25 August 2016
A framed picture lies amid rubble in Damascus, Syria, on 27 July. Christian patriarchs residing in Damascus urged the international community to “stop the siege of the Syrian people” and to lift international sanctions, which they say are deepening the suffering.
(photo: CNS/Bassam Khabieh, Reuters)
Christian patriarchs residing in Damascus urged the international community to “stop the siege of the Syrian people” and to lift international sanctions, which they say are deepening the suffering.
The three Christian leaders — Melkite Catholic Patriarch Gregoire III Laham; Syriac Orthodox Patriarch Ignatius Aphrem II and Greek Orthodox Patriarch John X — directed their 23 August appeal to “the international conscience and the concerned countries.”
Although “the main goals of imposing these sanctions are political,” the patriarchs said, they have affected all Syrian people, “especially the poor and working class, whose ability to provide their basic daily needs such as food and medical care are greatly affected.”
“Despite the resolution of the Syrian people in the face of the crisis, the social situation is getting worse and the poverty and suffering of the Syrian people are constantly increasing,” the patriarchs said.
In their statement, the patriarchs pointed to specific consequences that are crippling the country and isolating it from the rest of the world. Those include the absence of new investments, a ban on international flights to Syria, reduced exports to the country and the placing of some Syrian companies on the blacklist for international trade, all of which the patriarchs said “are considered to be economic measures toward the isolation of Syria from the international community.”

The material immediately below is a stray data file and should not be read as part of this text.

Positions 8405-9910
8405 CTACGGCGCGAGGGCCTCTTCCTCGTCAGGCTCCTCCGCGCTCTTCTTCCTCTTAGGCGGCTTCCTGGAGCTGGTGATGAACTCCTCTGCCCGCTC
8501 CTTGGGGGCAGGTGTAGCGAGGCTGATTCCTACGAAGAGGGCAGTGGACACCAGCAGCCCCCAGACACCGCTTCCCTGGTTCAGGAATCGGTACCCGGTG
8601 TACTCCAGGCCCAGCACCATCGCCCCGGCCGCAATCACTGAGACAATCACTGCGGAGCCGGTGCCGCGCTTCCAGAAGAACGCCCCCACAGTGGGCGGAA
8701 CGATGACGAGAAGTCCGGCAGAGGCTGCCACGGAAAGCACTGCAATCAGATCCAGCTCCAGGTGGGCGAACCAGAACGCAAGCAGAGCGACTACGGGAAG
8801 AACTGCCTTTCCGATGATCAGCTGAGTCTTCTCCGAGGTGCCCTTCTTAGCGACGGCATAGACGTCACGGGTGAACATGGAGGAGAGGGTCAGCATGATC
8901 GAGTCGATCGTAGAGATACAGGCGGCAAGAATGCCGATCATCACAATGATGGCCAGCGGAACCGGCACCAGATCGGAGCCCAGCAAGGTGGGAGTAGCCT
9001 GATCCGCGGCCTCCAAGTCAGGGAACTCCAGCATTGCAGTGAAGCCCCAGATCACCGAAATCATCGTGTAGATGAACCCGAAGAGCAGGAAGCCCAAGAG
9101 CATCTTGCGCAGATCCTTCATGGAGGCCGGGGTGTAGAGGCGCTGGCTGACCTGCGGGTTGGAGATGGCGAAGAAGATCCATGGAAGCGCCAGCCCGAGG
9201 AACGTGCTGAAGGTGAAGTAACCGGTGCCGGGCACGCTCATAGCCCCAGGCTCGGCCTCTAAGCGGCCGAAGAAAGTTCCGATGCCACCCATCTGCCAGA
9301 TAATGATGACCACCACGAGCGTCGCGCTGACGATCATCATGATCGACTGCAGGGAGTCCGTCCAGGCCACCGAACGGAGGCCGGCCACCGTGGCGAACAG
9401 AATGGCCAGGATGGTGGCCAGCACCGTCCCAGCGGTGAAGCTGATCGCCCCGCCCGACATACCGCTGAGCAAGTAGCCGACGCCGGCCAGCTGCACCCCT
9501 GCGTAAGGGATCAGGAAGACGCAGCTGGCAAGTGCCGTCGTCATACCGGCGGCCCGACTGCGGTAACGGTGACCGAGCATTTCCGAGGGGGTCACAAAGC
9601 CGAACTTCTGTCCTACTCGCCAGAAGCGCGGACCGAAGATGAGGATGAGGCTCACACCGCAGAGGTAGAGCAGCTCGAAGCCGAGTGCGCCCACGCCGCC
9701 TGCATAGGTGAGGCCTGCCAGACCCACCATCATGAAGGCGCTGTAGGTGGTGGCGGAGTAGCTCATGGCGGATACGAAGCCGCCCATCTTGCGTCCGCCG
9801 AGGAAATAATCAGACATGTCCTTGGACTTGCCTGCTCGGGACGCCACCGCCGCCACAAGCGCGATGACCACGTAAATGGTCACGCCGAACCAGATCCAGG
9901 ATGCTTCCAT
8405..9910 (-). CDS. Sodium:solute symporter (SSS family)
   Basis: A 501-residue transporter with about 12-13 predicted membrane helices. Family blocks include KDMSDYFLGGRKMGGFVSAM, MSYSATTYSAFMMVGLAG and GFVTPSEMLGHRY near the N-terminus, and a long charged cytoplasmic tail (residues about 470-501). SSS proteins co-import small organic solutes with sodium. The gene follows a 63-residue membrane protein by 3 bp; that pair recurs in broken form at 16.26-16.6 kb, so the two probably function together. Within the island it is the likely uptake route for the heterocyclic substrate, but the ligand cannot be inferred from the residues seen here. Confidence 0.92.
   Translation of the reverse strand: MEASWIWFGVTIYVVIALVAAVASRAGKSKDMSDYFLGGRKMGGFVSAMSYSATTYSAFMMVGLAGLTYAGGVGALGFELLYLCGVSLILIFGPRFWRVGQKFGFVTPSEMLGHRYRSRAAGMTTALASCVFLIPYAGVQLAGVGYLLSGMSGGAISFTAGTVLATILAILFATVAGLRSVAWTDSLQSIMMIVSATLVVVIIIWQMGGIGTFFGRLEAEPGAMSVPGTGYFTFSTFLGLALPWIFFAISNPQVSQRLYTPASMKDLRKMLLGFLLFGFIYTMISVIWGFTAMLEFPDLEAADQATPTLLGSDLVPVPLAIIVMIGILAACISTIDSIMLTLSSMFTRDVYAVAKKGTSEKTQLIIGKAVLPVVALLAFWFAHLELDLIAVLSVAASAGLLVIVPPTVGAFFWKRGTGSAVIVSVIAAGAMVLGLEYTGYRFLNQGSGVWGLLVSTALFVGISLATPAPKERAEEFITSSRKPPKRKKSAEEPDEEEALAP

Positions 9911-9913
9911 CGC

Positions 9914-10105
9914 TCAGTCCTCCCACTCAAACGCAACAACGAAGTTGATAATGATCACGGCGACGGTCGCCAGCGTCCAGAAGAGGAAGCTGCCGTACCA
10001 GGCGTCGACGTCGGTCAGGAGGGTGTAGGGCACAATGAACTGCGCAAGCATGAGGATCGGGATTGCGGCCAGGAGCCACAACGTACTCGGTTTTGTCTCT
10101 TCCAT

They criticized most Western countries for closing their embassies and said a ban on international banking transactions with Syria “puts the people in a financial difficulty.”
The patriarchs said that in addition to helping to improve the dire living conditions in Syria, lifting the sanctions would facilitate efforts of church and humanitarian groups in providing aid, thus reducing exploitation of the suffering Syrian people.
“We hope that the international community responds to the humanitarian appeal of the Syrians: ‘Stop the siege on the Syrian people! Lift the international sanctions on Syria and allow this people to live in dignity, which is a basic right to all the peoples of the world.’”
A day earlier, in a meeting with Russian Ambassador to Syria Alexander Kinshchak, Patriarch Aphrem requested Russia’s help for the release of two kidnapped archbishops of Aleppo. Syriac Orthodox Metropolitan Gregorios Yohanna and Greek Orthodox Metropolitan Paul, brother of Patriarch John, were kidnapped in April 2013 in northern Syria while on a humanitarian mission.